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Belt among five Giants to file for arbitration

Club VP/assistant GM Evans confident deals can be struck before hearings

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Belt among five Giants to file for arbitration play video for Belt among five Giants to file for arbitration

SAN FRANCISCO -- In an anticipated formality, all five Giants eligible for salary arbitration filed Tuesday to enter the process, which virtually guarantees each player a significant raise.

Utility man Joaquin Arias (2013 salary: $925,000), infielder Tony Abreu ($498,000), first baseman Brandon Belt ($531,500), outfielder Gregor Blanco ($1.35 million) and right-hander Yusmeiro Petit ($500,000) comprise the list of arbitration-eligible Giants.

After batting .289 with 17 home runs, 39 doubles and 67 RBIs in 150 games in 2013, Belt can be expected to quadruple his salary, at the very least.

The next step occurs Friday, when players and clubs exchange proposals for a one-year contract. According to procedure, each player to file is considered signed. But there's no set salary until a compromise is reached, before or after the player and his club exchange figures. If no settlement ensues, the case goes before an arbitration panel, which awards the player with either his salary proposal or the club's after each side states its case. Arbitration hearings are scheduled to begin on Feb. 1.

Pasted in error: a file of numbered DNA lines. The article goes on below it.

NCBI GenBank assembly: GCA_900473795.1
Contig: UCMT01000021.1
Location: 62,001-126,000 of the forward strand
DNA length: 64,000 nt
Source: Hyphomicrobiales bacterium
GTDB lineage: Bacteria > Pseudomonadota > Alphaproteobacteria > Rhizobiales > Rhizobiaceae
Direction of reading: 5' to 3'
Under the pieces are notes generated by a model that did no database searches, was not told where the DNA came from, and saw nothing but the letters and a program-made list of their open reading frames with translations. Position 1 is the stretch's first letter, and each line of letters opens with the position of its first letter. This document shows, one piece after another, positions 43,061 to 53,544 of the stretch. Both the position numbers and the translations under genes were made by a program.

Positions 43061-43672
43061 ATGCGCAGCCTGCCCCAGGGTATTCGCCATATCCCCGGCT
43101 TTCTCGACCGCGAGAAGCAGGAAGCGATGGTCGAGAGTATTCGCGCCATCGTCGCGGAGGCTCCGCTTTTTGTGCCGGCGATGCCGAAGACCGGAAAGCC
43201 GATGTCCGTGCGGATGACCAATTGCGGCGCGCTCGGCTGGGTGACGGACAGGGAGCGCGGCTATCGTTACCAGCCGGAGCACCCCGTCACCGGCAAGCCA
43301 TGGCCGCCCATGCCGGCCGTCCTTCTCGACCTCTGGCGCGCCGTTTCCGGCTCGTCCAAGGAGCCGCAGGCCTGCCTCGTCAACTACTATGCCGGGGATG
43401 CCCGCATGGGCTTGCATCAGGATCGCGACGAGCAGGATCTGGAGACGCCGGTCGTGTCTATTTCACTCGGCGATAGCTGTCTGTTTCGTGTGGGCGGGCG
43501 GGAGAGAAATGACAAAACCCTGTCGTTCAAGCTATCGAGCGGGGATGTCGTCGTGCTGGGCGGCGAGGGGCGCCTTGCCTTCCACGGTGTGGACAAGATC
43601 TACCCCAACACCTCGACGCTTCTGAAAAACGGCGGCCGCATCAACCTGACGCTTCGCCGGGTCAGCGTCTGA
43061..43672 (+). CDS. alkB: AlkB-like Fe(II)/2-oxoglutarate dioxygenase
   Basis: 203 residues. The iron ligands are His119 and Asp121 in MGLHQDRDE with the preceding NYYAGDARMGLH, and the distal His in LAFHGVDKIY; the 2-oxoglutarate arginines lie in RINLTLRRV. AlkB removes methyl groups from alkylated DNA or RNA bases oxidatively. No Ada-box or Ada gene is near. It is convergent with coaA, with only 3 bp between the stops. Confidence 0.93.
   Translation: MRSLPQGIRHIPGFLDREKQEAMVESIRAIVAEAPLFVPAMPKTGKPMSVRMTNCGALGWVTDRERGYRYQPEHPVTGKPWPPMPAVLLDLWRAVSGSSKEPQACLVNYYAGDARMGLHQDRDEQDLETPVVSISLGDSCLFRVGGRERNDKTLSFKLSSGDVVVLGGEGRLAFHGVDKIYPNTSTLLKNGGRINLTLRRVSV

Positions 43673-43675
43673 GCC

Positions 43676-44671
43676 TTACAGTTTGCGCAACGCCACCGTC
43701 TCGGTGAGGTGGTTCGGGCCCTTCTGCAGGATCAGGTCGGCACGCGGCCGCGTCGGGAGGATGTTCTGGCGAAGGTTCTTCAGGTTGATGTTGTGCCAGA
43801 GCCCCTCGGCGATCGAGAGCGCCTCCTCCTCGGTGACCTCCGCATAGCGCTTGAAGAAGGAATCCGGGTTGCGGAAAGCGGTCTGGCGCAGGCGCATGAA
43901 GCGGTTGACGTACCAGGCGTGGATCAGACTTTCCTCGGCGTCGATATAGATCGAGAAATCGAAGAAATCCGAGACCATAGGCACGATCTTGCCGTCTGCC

San Francisco avoided hearings with its six arbitration-eligible players last year. That group included catcher Buster Posey, who signed a nine-year, $167 million contract extension. Vice president and assistant general manager Bobby Evans sounded confident that the Giants again can make deals to avoid what is often an uncomfortable process. In fact, all 133 players who filed for arbitration last year settled with their respective clubs, thus precluding hearings.

Evans pointed out that the vast history of salary agreements for players comparable to those in arbitration simplify negotiations.

"We're prepared to use the hearing room if we need to to come to a settlement, but I think, for the most part, there's so much information out there nowadays that the hearing room is less and less needed in baseball, not just for us but for anybody," Evans said. "For agents and executives alike, if you're reasonable, there's room to make a deal."

Chris Haft is a reporter for MLB.com. Read his blog, Haft-Baked Ideas, and follow him on Twitter at @sfgiantsbeat. This story was not subject to the approval of Major League Baseball or its clubs.

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